Circuit Court Judge Jerome Melson didn’t want me to interview him for the magazine—not because he was worried that I’d write something negative about him but because he didn’t feel he was interesting enough to merit a piece. He neither wanted nor needed the spotlight.
Eventually, we got him to agree to the interview, and I arranged a time to meet at the courthouse. When I arrived, he smiled and greeted me in his softspoken voice before leading me to his office. In one of his cabinets, he had a box of Tootsie Pops to give to children in adoption cases, which he described as one of the most rewarding aspects of his job—uniting children with loving parents.
Jerome Melson is a circuit court judge in Knoxville. He was appointed by Governor Bill Lee in 2021. He deals mostly in civil lawsuits, not criminal ones. This includes, for example, malpractice lawsuits against physicians, discrimination lawsuits against companies, and a wide variety of personal injury and contract claims.
I asked him how he became a judge and he said, “I was a lawyer first. I practiced here in Knoxville and East Tennessee since 1988.” When an opening for this position appeared, Melson felt like, after his long career in law, he had something to offer by serving his community as a judge. He applied along with several other candidates—who he emphasized were very competent and qualified—and he was chosen by Bill Lee for the job. It is a “high privilege,” Melson said.
When I inquired about what he wanted to accomplish in this position, he said that he wanted to “faithfully apply the law” and diligently manage the docket in what is a busy court.
Next, I asked about the most difficult part of his job. Melson explained that the most difficult part was the sheer volume of information judges need to know for every case. He pointed to a stack of papers larger than the Bible that he needed to read by Monday in order to make a single decision. He said he always does his best, as each case he oversees can drastically affect someone’s life. I could tell he took this responsibility very seriously.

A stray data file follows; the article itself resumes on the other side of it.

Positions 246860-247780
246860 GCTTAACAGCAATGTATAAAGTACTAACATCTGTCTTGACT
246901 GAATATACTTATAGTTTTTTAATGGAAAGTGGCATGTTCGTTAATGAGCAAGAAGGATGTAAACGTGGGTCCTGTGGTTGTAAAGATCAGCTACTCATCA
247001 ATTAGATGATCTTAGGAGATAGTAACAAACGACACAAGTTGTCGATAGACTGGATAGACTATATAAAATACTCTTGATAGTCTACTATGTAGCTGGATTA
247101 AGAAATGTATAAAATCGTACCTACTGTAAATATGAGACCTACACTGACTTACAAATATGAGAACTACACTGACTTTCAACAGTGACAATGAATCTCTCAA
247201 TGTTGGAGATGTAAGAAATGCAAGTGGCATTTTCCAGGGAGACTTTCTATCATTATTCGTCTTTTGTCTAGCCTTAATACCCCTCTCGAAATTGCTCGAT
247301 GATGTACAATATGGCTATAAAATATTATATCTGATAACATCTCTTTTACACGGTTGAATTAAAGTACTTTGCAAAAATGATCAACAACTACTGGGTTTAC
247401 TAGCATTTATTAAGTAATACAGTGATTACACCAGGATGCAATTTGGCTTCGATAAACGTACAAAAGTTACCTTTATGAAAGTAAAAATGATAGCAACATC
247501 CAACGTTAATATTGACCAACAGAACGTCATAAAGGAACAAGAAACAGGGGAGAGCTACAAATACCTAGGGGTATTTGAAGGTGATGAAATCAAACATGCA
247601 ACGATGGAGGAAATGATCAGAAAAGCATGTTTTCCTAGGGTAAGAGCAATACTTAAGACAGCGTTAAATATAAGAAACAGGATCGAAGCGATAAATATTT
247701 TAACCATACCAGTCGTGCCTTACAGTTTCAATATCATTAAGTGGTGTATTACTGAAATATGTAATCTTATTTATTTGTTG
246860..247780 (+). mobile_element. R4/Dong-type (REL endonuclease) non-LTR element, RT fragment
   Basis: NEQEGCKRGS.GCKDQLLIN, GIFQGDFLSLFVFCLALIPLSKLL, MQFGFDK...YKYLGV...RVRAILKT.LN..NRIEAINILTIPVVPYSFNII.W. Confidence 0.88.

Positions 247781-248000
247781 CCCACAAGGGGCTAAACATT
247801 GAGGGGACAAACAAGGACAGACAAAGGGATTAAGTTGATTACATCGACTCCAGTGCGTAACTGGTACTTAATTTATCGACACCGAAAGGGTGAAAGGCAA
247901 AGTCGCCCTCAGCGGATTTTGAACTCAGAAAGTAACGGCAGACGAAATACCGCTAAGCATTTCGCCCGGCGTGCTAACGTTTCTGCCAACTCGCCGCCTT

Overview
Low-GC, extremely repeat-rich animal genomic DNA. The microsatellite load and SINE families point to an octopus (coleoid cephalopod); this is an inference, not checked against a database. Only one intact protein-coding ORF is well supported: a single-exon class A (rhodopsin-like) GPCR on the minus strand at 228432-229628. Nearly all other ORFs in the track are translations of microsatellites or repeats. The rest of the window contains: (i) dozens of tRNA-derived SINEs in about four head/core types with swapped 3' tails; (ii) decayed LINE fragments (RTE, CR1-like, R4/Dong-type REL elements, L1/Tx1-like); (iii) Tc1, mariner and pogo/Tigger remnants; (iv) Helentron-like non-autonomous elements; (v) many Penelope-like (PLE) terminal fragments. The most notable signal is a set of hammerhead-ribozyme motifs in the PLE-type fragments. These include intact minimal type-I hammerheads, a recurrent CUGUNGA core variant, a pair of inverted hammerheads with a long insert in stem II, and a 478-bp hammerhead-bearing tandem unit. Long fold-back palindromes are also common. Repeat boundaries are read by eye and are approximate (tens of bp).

“What are qualities someone needs to be a good judge?” I asked. Melson chuckled, saying that he’d just started and some of the more experienced judges might know better. But he promised to answer as well as he could.
“You’ve got to be a good administrator, respectful of the time of the jurors,” he said. “You’ve got to be good at explaining things to them, guiding a jury through that process.” Other qualities he mentioned were, “Diligence, patience, courtesy, and a commitment to the rule of law.” He also added compassion, saying, “I think this job is making me a more compassionate person.”
Judge Melson said, “The rule of law is of paramount importance in any healthy democratic government, and so from the founding of this country to the present, there’s always been a need for court systems to adjudicate disputes between citizens in a manner that treats everyone equally under the law. Over the generations of this country’s history, we have had many periods when the courts have been called upon to address very serious disputes, and our democracy and the integrity of our republic have benefited greatly from competent trial judges. I strive to be one of those.”
Jerome Melson is well-spoken, like any good lawyer, but what struck me most in our interview was his warmth and friendliness. Even with mountains of paperwork on his desk, he still took the time before our interview to get to know me. We chatted about our favorite books, and he asked me for some recommendations on what to read. Likewise, I left the interview with a list of authors he suggested I check out. Altogether, he struck me as a kind, humble man.
As I was leaving, Melson asked me not to make this piece too long, and if I started writing and realized it wasn’t interesting enough, I could just scrap it.
“It’s the job that’s the story,” he said, “not me.”
I’m sorry, Mr. Melson, but I have to disagree.
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